“When they call it, my eyes get really big.”

344-Fullback is the tits, man.

… Georgia coach Mark Richt said the fullback is the primary receiver on the play, while the tight end runs a deeper route and a receiver clears out if there is a receiver on that side. The play often results in the fullback and tight end being open.

“What happens is that people are in man coverage, and you might be in I-formation and your tight end is being covered man-to-man, and usually an inside linebacker is covering your fullback,” Richt said. “When you come downhill, as we’ll do running the power play where Bruce takes an angle to block the defensive end, that linebacker isn’t 100 percent sure if it’s a run or pass right away by the track of the fullback. When he ends up splitting out into the flats, that guy is a little bit behind normally.”

This is a modest assessment:  “It’s a pretty effective play,” Richt said, “and it’s one that is so simple sometimes that you don’t call it enough.”  Georgia’s defensive backs can testify to its effectiveness.

… Sanders Commings, who plays safety and cornerback, tackled Figgins on that play in the spring and sustained a concussion that caused him to miss G-Day.

Every time I’ve seen that play work, I think it’s stealing.  Richt’s right; they ought to go to it at least three times a game.  Sometimes the simple things really are the best.

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23 Comments

Filed under Georgia Football, Strategery And Mechanics

23 responses to ““When they call it, my eyes get really big.”

  1. baltimore dawg

    three times, hell: call it till they cover it. that goes for any effective offensive play.

    the fb in the flat is as beautiful as it is simple.

    • Stoopnagle

      Especially when your “fullback” is a tight end.

    • That would mean they would have to stay in the I-formation more than they like. That’s a feature for me, but a bug for Bobo.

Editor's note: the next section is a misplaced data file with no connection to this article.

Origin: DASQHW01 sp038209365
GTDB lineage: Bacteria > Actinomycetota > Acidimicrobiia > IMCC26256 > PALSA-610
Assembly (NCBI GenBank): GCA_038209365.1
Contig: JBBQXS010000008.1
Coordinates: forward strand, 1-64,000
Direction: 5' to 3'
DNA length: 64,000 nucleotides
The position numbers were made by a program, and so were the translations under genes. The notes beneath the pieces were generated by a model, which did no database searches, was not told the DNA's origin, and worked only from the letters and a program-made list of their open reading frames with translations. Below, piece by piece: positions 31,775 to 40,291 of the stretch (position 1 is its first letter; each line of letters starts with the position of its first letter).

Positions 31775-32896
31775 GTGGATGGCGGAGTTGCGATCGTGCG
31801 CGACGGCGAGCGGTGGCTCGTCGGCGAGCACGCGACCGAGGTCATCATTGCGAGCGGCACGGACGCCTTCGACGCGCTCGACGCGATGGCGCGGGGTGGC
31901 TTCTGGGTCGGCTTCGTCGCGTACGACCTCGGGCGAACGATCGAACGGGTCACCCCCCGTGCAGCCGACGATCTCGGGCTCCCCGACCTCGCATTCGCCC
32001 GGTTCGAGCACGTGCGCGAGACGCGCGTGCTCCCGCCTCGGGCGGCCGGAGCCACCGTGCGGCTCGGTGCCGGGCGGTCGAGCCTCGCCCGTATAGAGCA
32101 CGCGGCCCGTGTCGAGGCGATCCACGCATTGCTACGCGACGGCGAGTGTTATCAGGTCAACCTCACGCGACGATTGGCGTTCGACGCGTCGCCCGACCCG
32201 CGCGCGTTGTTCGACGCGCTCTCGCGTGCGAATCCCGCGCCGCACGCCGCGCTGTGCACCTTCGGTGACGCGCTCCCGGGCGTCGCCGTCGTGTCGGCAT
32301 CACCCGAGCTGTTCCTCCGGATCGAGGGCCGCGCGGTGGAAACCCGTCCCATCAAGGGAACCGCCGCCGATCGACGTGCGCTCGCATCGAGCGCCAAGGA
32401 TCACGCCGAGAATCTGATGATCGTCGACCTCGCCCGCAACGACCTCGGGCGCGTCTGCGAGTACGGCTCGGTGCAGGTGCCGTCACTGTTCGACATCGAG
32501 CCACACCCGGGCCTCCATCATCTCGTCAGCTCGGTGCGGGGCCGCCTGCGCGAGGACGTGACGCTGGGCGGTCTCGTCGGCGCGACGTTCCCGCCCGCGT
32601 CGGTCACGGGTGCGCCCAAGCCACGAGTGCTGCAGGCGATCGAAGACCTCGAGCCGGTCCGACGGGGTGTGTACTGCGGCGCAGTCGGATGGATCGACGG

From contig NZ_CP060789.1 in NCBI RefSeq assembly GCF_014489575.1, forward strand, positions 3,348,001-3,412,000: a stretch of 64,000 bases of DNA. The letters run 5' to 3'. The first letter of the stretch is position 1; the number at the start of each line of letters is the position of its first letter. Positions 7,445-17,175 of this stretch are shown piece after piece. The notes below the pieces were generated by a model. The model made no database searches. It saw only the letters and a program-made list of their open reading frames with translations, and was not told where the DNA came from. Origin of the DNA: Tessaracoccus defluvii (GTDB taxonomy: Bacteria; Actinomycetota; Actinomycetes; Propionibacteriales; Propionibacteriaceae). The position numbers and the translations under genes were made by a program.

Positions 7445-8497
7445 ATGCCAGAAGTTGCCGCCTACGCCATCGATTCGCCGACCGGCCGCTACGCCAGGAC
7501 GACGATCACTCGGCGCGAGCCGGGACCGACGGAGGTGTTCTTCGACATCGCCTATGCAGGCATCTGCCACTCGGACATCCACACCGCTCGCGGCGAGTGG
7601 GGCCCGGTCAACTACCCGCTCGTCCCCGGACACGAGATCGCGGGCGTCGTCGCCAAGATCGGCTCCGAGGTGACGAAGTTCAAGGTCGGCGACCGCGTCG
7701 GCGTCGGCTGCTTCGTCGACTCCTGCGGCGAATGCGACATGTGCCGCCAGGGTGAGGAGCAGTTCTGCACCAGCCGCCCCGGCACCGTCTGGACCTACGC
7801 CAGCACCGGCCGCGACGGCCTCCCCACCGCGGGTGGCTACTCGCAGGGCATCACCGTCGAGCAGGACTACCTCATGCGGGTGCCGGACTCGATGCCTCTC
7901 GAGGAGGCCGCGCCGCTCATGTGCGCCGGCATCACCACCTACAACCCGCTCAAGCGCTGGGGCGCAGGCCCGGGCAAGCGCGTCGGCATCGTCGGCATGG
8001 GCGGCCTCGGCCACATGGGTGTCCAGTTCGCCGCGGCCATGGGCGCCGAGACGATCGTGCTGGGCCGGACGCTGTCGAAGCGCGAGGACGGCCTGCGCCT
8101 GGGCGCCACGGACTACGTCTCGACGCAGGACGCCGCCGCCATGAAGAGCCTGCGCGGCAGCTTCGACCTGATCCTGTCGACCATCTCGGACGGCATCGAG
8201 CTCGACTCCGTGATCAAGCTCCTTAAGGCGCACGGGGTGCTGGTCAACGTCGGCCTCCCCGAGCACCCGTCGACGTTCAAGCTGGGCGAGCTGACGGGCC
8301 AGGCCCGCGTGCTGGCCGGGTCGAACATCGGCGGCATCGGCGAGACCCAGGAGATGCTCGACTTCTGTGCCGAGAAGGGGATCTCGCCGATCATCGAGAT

• Again, if it works, use it and make them stop it. When they do, usually there’s a counter to burn them with that will be wide open. It’s not rocket surgery, it’s football. You can tell them your plays, and if you execute properly, it’ll work. I’ve never really bought that saying, but it has been around football forever for a reason. Offenses are all about execution, if it works, keep working it, and if you execute properly, you’ll execute the opponents chance of winning.

    • Big Bill

      Absolutely,

      Auburn lived of that kid Lutzenkerkensmirkenjerkin running that last year. It was gold Jerry! every time.

      PS Love Baltimore!

  2. ScoutDawg

    “344-Fullback is the tits”, what a wordsmith you are sir.

  3. ScoutDawg

    Yeah that play should be called until it gets stopped. Just think of what else it can help open.

    • dean

      I would call the play 3 or 4 times in the first half and throw it to the fullback every time then, if needed, I’d call it late in the 4th quarter and hit the TE deep. But that just me. I haven’t been in the arena since high school (’92).

      • Bob

        Isn’t that what we did on the 4th down to Charles in the 4th against Boise? At least the TE deep part?

        • Newt